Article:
Thursday, September 17, 2009

Diminishing returns for each dollar of new debt

Or 'why the economic stumuli won't go very far'.
"According to Antal Fekete [1] if you take this chart further back, we used to get $3 of GDP for every $1 of debt. Sometime in the late '60s, the line crossed below $1, meaning every new Dollar of debt returned less than that in GDP. Antal thinks we actual went negative in 2006, but regardless of whether his data is the same as this chart, we are approaching that point. This is truly a point of no return. This means every new $1 borrowed reduces GDP."[2]

Hmmm... could consumers be on strike whilst they pay off their debt? Could wealthy investors be purchasing gold and hiding it under their mattresses instead of creating 'real' wealth in the community? Could indebted oil-producing nations be hiking up the price of oil so that they can pay down their sovereign debt? And I wonder how much extra money is now being spent to repair the damage from (what used to be avoidable) climate change. So many questions and so few dollars!

[1] I do not subscribe to all of the view expressed by Antal Fekete. In particular, I am not a fan of 'the gold standard' because the application of it would not guarantee the absence of a debt bubble and the hoarding of 'gold' does make for a prosperous and healthy economy.

[2] Why The Stimulus Won't Work: The Marginal Productivity of Debt


Anonymous said...

Just because GDP is decreasing while government debt is increasing it doesn't mean that the national debt is causing the GDP to shrink.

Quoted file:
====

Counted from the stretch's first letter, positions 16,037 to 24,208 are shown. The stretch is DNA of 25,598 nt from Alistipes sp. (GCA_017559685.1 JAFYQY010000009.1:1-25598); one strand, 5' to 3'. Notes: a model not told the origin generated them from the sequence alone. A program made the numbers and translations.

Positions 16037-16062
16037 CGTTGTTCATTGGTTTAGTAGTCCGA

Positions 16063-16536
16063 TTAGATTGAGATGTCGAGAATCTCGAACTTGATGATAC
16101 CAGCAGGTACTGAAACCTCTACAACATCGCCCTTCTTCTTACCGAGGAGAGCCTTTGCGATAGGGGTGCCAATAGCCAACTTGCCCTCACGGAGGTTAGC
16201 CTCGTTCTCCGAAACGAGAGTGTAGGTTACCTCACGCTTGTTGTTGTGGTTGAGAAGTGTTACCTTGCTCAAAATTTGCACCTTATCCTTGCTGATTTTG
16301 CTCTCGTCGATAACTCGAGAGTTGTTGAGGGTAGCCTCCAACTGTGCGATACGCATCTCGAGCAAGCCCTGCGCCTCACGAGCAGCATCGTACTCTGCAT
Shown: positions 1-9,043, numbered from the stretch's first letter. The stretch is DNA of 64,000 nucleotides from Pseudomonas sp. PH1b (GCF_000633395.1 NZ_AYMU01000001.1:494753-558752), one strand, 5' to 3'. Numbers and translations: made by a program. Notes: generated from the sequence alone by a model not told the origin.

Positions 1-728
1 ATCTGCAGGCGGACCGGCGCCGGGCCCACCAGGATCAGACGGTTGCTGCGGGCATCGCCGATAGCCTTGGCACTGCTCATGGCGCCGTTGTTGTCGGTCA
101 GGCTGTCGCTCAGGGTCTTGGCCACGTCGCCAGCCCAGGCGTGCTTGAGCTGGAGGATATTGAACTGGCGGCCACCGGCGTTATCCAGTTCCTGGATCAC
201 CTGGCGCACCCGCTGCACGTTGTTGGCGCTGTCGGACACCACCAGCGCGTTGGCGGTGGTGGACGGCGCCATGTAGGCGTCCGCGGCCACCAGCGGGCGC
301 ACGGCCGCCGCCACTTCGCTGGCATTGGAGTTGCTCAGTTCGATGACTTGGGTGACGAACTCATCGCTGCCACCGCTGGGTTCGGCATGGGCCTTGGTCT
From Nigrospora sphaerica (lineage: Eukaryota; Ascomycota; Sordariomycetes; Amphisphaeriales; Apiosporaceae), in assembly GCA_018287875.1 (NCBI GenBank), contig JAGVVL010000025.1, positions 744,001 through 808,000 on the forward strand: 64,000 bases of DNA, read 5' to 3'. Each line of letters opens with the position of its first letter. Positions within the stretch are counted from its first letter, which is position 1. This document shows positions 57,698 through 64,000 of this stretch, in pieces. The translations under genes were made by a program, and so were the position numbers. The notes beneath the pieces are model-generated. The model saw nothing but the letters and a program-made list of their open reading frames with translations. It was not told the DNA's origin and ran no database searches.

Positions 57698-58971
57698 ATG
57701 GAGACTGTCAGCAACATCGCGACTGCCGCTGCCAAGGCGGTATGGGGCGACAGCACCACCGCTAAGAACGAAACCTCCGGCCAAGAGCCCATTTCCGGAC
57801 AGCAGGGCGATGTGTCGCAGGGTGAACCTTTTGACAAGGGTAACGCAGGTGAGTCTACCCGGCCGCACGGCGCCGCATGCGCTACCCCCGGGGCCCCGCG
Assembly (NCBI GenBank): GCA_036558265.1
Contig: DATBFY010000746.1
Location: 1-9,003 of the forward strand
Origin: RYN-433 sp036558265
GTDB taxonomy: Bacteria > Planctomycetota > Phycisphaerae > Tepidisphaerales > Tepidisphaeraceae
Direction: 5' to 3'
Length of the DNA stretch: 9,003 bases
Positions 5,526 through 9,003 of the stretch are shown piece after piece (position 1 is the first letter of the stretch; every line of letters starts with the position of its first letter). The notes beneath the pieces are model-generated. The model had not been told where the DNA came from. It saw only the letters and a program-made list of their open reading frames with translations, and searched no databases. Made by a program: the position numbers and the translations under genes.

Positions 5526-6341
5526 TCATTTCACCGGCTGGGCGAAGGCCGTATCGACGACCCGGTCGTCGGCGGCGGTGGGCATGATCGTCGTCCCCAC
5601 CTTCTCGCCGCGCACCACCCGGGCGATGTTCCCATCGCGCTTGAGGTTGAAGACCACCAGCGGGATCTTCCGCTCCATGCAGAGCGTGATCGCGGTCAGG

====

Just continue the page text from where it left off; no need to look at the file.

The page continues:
In fact, government debt is not the cause of this slowdown in the US. The actual cause is most probably the huge but plunging debt in the private sector.

Creating a of huge amount of base money is the only thing that will stop the deflationary spiral ahead. This will take down the value of the dollar, which should have dropped a long time ago.

It's a choice between devaluation, "internal devaluation" (also known as deflation), just like in Latvia. The loss of purchasing power will come anyway. It can not be completely avoided.

Anonymous said...

Actually, the chart doesn't tell us anything at all about the "marginal productivity of debt"

They conflate government debt with total debt in the economy. At the start of 1951 there was $1.11 of nongovernment debt for every dollar of government debt. By mid-2008, there was $8.72 of nongovernment debt for every dollar of government debt. (And this has since plummeted to $6.37)

If you look at NON-government debt, what you show in that chart is pretty much the pattern-- the eight-quarter change GDP divided by the eight-quarter change in non-governmnt debt has fallen from between 0.6 and 0.8 from the mid 60s-70s to below 0.2 the last few years.

But government debt is much much smaller. If you restrict to government debt the picture is very very different-- particularly because government debt is countercyclical. The "marginal product" is often negative because deficits grow in a recession and shrink during a boom. Thus, the "marginal product" of government debt looks very high when the government runs small deficits during boom years and turns negative when government runs any deficit during a downturn.

So what the chart is actually showing is that private sector debt to GDP has grown.

Myrtle Blackwood said...

Thanks for your feedback.